The big question of the day – or at least the one we’ll be talking about in this article is the suitability of Federal American Eagle 5.56 ammo for hunting. Often used for target-practice purposes, it’s ammo that’s also seen being used out in the wild, trying to take down prey.
However, there is a bit of debate within the gun community about whether these kinds of full metal jack rounds are a good option for hunting. The primary difference that separates them from other hunting rounds is the round isn’t created to expand when it hits the target.
As such, it may not be quite as effective as other options when it comes to hunting. That said, it can certainly be used if required. Let’s take a more detailed look at the ammo.
Federal American Eagle 5.56 Rounds Perform Well in Hunting
Take some of these rounds down to the range or out in the field, and it quickly becomes apparent that these cost-effective rounds perform amazingly well. The 55-grain cartridge is a great option for anyone interested in high-performance bullets that don’t cost the earth.
One reason why it’s fine to use Federal American Eagle 5.56 rounds for hunting purposes is that when using them – even at high volume – you hardly get any issues with regard to feeding. We tried some out a couple of years ago, and I believe we had 1 misfire out of more than 500 shots, so it’s super reliable too.
They Might Not Be Great For Deer Hunting
All that said, if you’re out hunting deer on a regular basis, then an FMJ round isn’t going to be a good choice, as the lack of impact expansion means you’re more likely to wound the animal than kill it. Offering a soft impact, they preserve their shape and penetrate. However, the average deer may not be taken down, particularly if the bullets go straight through.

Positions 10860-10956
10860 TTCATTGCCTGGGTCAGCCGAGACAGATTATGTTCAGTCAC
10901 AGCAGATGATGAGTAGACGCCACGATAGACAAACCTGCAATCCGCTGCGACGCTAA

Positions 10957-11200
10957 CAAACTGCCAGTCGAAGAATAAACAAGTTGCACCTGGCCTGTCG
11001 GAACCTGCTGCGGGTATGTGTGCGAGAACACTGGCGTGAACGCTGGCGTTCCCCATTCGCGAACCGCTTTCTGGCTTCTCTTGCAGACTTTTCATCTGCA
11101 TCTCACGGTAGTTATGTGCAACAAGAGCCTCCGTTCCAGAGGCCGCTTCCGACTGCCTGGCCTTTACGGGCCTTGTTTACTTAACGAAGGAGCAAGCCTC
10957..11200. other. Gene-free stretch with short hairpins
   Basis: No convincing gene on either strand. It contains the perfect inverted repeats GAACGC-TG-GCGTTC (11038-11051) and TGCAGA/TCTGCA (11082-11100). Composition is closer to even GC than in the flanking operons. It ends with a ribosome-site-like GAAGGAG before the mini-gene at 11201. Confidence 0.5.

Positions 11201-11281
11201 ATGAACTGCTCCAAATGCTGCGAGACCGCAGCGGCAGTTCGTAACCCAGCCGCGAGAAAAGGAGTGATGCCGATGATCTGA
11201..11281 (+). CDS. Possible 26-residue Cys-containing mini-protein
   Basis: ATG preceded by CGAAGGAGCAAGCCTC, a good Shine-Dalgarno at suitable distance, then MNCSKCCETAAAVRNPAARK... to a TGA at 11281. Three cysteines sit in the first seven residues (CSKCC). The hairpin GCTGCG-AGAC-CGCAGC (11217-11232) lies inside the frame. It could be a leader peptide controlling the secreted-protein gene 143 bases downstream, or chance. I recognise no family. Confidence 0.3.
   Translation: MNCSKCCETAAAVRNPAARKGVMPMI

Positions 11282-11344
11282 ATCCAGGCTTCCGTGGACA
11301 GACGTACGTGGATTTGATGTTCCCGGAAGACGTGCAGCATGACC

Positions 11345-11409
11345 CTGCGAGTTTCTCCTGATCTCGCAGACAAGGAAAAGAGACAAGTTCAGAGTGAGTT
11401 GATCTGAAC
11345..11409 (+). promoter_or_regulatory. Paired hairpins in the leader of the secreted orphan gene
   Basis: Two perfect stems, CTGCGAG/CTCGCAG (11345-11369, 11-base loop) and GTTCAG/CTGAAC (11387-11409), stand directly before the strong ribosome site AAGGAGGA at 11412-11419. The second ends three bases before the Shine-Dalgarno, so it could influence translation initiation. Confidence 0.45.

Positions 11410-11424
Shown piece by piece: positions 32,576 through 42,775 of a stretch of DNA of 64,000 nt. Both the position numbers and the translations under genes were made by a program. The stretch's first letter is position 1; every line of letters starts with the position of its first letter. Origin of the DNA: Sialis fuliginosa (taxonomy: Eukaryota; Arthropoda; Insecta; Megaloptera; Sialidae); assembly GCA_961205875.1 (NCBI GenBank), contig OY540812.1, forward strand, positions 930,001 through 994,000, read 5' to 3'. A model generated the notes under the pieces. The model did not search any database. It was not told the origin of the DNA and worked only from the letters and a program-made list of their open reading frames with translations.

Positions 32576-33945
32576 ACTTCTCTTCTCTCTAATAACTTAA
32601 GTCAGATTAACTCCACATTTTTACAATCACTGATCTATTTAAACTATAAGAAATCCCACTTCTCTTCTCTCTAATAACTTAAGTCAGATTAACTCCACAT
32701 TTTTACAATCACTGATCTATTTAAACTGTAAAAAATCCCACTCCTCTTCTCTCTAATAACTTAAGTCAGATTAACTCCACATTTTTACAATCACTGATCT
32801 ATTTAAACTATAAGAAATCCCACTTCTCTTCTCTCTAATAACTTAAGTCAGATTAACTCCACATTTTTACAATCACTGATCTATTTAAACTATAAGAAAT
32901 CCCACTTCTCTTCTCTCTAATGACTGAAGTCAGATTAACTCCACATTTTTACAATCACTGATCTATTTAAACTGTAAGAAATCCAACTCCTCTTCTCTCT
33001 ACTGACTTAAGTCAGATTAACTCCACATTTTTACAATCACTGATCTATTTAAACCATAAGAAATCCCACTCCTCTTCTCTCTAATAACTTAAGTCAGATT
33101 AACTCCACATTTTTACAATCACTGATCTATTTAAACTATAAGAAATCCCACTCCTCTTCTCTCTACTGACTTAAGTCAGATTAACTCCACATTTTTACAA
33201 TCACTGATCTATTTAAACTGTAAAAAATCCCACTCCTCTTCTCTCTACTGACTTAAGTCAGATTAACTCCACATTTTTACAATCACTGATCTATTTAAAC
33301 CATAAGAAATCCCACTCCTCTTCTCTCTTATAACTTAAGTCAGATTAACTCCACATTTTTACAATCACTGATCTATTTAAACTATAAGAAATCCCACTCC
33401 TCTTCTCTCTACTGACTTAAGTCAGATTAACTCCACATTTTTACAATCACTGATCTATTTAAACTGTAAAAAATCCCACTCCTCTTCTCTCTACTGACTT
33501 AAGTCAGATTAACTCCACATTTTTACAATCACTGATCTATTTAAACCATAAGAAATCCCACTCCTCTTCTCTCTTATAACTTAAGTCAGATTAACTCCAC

FMJ rounds are a good option for beginnings, as it’s typically stronger and more efficient than any hollow point products you’ll find on the market. It’s a safer choice, for sure, as there’s very little risk of any unintended results further down the line.
Understanding Titles 35 & 58
Cast an eye over titles 58 and 34, and you won’t find anything there that relates to the use of FMJ rounds for hunting. However, if you have a conscience and you want the animals you hunt to suffer the least possible amount of pain and stress, we’d recommend using a different round.
FAE 5.56 rounds just don’t expand when they strike, meaning that larger animals will often be wounded in a way that results in a slow death – which is obviously not what you want.
Federal American Eagle 5.56 Just Aren’t For Big Game
So, there you have it. We hope that by writing this article, we may have settled the argument once and for all about whether 5.56 FMJ rounds should be used for hunting.
They’re ok for smaller game and for all your practising and plinking needs, however, the moment you start going after larger animals, you need to think more broadly about what the end result will be.
Fire FMJ rounds at a big animal, and it will either simply go right through the animal and perhaps allow it to run away or leave it suffering. Neither are great outcomes, so do yourself a favor and switch to round that expands upon impact.